Yet this situation ought to be not be looked upon with despair by staring into the faint glimmering light of that which was. We need to take heart in knowing that Ireland’s embrace of the many modern promises that derive from western thought such as materialism, nationalism, nihilism does not mean that it will fade into eternal darkness. Rather a spark of St. Patrick that his mission began so long ago shall not cease but ignite a flame that burns brighter and more brilliant with the coming generation who will express their discontent with the materialistic culture. There is no doubt that a New Evangelization is coming, and its strength grows intensely. The foundational Stone of St. Patrick burns with an invitation of love that sings to the heart and soul of the Emerald Isle that it might glow through Mist once more.

As a side note, this is not Ireland rather a beautiful Irish misty Irish Morning

If there is one central point that I desire for you to take from, this is not let the pain or fear of rejection run your actions. God recieved rejection from Patrick, Patrick recieved rejection from the People, and you may do the same. What maters will not be the rejection but our ability to learn and adapt to see the goods of people and our own gifts that we can utilize with the help of God you come upon success.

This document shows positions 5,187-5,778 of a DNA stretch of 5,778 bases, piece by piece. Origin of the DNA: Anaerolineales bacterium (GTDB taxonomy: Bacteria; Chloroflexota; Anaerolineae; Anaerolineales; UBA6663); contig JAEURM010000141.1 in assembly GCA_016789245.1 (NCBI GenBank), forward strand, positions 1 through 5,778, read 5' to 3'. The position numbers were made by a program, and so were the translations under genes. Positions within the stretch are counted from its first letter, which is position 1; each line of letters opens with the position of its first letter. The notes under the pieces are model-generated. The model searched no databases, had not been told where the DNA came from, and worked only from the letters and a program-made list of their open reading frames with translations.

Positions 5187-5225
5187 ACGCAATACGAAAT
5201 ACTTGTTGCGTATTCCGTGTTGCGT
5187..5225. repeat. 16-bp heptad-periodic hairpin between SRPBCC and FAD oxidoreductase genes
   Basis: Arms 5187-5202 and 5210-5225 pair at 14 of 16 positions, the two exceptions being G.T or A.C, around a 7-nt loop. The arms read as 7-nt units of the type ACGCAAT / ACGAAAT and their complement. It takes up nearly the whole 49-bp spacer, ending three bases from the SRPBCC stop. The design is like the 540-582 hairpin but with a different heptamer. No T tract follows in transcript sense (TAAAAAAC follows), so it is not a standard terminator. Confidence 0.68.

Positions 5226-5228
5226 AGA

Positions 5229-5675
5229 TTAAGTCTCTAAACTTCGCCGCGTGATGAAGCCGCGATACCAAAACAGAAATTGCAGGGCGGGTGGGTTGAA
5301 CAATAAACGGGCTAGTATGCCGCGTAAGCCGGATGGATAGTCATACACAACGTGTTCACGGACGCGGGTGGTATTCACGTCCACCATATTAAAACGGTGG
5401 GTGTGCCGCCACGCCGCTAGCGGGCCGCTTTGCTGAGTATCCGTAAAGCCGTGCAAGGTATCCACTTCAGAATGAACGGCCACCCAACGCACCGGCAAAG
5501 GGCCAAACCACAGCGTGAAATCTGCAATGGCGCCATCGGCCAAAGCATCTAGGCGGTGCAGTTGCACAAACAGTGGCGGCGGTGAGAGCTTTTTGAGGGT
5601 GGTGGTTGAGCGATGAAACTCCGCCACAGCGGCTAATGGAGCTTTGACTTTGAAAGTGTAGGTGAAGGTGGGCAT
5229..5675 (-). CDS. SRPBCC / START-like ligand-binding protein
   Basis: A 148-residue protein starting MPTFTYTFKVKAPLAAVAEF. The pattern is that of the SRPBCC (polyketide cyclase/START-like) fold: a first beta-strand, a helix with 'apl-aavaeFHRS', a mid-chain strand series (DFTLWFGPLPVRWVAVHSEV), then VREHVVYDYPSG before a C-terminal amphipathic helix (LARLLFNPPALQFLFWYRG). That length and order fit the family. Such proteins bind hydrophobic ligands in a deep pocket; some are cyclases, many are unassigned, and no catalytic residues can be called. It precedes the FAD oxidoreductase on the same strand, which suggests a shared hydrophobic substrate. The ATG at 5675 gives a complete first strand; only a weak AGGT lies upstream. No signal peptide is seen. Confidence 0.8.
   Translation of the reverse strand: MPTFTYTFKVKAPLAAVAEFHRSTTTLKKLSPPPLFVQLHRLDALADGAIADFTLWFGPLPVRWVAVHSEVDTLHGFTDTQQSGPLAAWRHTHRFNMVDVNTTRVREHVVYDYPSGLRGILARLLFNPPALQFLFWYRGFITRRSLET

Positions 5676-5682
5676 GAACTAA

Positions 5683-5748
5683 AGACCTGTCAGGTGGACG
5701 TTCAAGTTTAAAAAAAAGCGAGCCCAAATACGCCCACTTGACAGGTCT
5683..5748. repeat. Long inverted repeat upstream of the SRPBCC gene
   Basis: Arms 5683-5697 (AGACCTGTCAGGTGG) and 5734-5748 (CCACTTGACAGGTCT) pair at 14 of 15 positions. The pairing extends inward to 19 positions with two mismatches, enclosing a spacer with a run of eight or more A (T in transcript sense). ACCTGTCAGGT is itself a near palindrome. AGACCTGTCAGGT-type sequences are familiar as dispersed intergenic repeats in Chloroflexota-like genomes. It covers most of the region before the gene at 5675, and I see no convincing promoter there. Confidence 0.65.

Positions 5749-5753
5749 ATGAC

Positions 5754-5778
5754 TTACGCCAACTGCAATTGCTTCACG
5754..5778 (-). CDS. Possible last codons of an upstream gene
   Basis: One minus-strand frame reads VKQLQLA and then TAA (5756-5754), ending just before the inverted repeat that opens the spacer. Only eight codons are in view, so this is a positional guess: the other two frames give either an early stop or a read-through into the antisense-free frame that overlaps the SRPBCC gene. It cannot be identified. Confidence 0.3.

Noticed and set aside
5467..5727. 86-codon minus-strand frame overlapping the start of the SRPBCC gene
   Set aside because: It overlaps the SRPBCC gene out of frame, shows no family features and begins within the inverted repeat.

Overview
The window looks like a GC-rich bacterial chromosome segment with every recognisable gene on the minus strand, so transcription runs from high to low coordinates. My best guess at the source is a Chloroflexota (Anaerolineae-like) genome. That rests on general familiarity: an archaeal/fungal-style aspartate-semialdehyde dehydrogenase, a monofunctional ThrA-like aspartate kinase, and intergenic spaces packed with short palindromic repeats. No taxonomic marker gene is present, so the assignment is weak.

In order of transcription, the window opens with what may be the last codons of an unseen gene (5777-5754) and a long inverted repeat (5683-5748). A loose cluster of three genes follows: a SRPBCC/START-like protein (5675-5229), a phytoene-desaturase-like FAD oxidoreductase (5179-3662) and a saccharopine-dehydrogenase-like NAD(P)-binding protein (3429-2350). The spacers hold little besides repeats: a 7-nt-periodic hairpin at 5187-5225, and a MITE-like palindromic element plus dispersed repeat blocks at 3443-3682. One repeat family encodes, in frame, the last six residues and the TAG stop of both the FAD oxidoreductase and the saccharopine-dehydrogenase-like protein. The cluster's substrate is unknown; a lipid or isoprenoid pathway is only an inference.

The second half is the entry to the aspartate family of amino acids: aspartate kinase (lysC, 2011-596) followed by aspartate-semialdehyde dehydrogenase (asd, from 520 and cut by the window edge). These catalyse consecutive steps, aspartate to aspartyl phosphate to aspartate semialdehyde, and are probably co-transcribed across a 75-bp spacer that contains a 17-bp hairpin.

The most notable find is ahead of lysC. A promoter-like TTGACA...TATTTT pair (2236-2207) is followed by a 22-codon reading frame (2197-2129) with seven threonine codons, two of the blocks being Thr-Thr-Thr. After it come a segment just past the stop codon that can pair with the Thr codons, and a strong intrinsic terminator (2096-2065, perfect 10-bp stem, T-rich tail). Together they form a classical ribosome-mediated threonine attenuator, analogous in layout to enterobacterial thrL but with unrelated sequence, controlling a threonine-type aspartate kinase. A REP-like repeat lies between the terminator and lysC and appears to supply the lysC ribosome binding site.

“Before I was humiliated I was like a stone that lies in deep mud, and he who is mighty came and in his compassion raised me up and exalted me very high and placed me on the top of the wall.”
St. Patrick

P.S. To those that read the last post, this is not the Bonus Post that I promised, but I will attempt to have it up by Tomorrow 🙂 Happy St. Paddy’s Day and God Bless.


2 thoughts on “The Stone that made the Emerald Isle Glow